Oz economy grows at slower rate

Last updated 15:30 05/12/2012

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Australia's economy grew a moderate 0.5 per cent last quarter thanks to a fresh burst of business investment, but lower export revenues, government cutbacks and a cresting mining boom mean tougher times may lie ahead.

The September quarter growth followed a 0.6 per cent rise in the June quarter, taking the growth for the year to September to 3.1 per cent, figures from the Australian Bureau of Statistics showed today. 

This marked a slowdown from the 3.7 per cent rate in the year to June and a sharp decline from the 4.4 per cent to March.

The 0.5 per cent result was slightly below expectations, with a Bloomberg survey of economists predicting a 0.6 per cent rise in the September quarter. The year-on-year rate was in line expectations. 

The Australian dollar fell minimally to US$1.0475 following the announcement today.

HSBC's chief economist Paul Bloxham said the figures showed the government's push to return the budget to surplus was a drag on the Australian economy.

"Mining investment was still a strong contributor to GDP growth in the quarter, but we've seen public demand has fallen quite sharply. So the government's plans to get back to budget surplus this year are having a contractionary impact on the Australian economy," Bloxham said.

"Growth seems fairly uneven across the economy and the signs of rebalancing in the economy are still tentative at this stage."


The 3.1 per cent result for the year remained a faster pace of growth than almost any other developed nation, but analysts suspect a slowdown will be hard to avoid next year.

Macquarie senior economist Brian Redican said the strength of the mining sector was tiding Australia over for the moment, but the economy was likely to weaken in the months ahead.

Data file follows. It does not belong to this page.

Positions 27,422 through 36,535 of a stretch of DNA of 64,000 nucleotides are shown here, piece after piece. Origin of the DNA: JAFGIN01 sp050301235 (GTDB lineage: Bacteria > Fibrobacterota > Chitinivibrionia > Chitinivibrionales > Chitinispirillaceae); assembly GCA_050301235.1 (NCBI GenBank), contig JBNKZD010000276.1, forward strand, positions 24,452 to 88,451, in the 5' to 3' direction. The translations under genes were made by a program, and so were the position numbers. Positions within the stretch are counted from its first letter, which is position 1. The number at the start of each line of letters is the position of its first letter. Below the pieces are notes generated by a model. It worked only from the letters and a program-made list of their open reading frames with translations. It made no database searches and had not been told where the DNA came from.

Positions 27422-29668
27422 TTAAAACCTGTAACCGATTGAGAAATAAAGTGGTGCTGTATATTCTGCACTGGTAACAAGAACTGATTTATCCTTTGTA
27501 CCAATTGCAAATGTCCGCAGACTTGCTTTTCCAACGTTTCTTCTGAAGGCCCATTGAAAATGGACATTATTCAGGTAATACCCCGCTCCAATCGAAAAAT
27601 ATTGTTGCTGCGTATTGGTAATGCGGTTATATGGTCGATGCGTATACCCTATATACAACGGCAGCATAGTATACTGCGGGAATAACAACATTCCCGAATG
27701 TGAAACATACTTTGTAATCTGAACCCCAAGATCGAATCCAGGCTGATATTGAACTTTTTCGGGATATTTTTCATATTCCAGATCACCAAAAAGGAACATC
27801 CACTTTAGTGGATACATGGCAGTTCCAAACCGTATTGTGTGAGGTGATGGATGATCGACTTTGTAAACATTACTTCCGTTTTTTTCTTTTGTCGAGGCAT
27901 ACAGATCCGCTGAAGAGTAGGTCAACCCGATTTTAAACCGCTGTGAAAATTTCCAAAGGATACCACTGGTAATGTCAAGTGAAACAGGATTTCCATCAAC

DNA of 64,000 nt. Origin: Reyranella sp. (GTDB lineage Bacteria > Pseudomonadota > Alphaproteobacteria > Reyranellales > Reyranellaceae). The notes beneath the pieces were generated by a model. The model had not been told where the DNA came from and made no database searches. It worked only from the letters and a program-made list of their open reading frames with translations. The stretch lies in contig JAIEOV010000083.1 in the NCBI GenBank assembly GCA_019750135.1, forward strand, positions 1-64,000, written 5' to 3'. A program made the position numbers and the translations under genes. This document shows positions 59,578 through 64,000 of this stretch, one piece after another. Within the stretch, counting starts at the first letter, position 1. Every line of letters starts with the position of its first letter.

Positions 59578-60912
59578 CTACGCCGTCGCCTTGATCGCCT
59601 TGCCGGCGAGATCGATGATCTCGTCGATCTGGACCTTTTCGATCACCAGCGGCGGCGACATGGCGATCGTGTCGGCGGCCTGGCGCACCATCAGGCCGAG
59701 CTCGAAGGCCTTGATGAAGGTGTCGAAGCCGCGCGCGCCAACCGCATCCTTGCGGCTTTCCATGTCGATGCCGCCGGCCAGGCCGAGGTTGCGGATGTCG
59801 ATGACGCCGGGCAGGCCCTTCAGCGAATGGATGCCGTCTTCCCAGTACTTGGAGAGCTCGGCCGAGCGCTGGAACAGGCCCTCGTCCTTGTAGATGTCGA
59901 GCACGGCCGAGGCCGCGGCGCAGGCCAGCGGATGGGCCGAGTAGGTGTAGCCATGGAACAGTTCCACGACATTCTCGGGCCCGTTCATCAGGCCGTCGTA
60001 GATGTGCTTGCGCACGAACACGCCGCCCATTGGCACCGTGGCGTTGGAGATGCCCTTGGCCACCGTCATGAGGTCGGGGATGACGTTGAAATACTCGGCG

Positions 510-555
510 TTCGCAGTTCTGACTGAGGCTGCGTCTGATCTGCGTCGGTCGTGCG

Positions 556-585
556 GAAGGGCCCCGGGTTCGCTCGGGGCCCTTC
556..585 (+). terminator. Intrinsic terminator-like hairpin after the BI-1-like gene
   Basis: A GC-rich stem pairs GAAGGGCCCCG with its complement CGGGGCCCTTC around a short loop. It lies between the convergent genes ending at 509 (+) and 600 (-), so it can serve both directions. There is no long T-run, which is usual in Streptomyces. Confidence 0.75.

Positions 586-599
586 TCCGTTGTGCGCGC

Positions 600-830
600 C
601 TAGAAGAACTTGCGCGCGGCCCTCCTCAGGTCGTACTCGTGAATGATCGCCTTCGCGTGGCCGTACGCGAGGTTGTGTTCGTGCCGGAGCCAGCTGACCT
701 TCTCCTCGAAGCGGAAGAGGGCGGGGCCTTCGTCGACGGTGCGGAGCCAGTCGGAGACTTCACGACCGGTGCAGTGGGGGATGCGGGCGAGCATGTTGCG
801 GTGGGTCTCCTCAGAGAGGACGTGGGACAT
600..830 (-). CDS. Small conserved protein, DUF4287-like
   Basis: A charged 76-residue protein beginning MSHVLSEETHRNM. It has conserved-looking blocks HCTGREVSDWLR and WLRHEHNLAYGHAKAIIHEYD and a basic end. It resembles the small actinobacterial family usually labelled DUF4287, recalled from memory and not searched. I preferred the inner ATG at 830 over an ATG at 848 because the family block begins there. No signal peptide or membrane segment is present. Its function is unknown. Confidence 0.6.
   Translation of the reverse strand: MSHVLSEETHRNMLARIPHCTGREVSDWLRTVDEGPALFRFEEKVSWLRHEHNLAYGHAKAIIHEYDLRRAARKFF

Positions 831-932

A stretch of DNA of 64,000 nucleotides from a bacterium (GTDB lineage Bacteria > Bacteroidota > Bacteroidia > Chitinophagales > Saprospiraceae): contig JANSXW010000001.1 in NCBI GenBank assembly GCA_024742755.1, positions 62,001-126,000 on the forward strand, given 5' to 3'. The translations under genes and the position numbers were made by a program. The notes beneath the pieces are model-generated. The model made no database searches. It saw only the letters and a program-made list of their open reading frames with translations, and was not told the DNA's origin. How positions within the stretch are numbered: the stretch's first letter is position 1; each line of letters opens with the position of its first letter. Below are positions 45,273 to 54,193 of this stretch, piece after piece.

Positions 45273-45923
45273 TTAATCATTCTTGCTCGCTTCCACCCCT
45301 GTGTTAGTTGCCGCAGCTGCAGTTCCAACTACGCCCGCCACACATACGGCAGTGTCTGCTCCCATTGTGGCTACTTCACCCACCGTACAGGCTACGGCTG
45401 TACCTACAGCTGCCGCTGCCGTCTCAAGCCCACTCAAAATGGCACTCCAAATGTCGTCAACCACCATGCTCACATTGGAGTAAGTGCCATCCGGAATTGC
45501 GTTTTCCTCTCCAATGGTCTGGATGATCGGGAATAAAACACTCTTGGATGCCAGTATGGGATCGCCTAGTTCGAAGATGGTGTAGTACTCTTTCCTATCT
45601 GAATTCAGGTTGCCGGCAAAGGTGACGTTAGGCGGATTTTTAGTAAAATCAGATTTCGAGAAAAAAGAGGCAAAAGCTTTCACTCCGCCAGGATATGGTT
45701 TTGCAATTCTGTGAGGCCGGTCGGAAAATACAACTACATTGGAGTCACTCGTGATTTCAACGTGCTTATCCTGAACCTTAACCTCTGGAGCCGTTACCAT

"This is a fairly sluggish rate of growth, even with mining investment adding to growth, and before the major fiscal cutbacks begin to come through," he said.

"Those cuts are starting to have an impact, but a negative impact, particularly from mining, is just going to get larger through 2013."

Redican said rate cuts from the Reserve Bank of Australia could provide some relief, but previous rate cuts had taken a long time to filter through the economy.

Stephen Walters, chief economist at JP Morgan, described the result as "okay" but said it could have been "a lot softer". 

"There's still a substantial amount of mining investment still to be done and the RBA's been cutting rates for more than a year now, so they will eventually get traction from that, so I think (the probability of a recession in Australia is) pretty low."

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'Meeting the challenge'

Federal Treasurer Wayne Swan said in a press conference today that the government was committed to returning the budget to surplus in 2012/13. But he acknowledged the data showed revenue had been affected, saying that "the task will be harder".

But Swan said that the national account figures "shine a light on the resilience of Australia's economy in the face of challenging global headwinds".

"We have around-trend growth through the year of 3.1 per cent, seeing our economy outpace every single major advanced economy," he wrote in a tweet.

"Today's figures also show more than $1 trillion dollars of business investment has occurred in our economy since this [government] came to office."

The ABS data showed that household final consumption expenditure rose 0.3 per cent in the September quarter and was up 3.3 per cent over the year to September, adjusted. 

Total investment in dwellings rose 0.7 per cent in the quarter to be down 6.3 per cent in the year to September.

Total gross fixed capital formation rose 0.4 per cent in the quarter and was up 4.5 per cent over the year. Domestic final demand rose 0.2 per cent in the quarter and was up 3.7 per cent over the year.

In separate data out today, the sales of new vehicles were up a brisk 10.9 per cent in November from a year earlier, data from the Australian Federal Chamber of Automotive Industries showed, with consumers still ready to splash out on big ticket items despite being cost concious elsewhere.

- Sydney Morning Herald with AAP, Reuters

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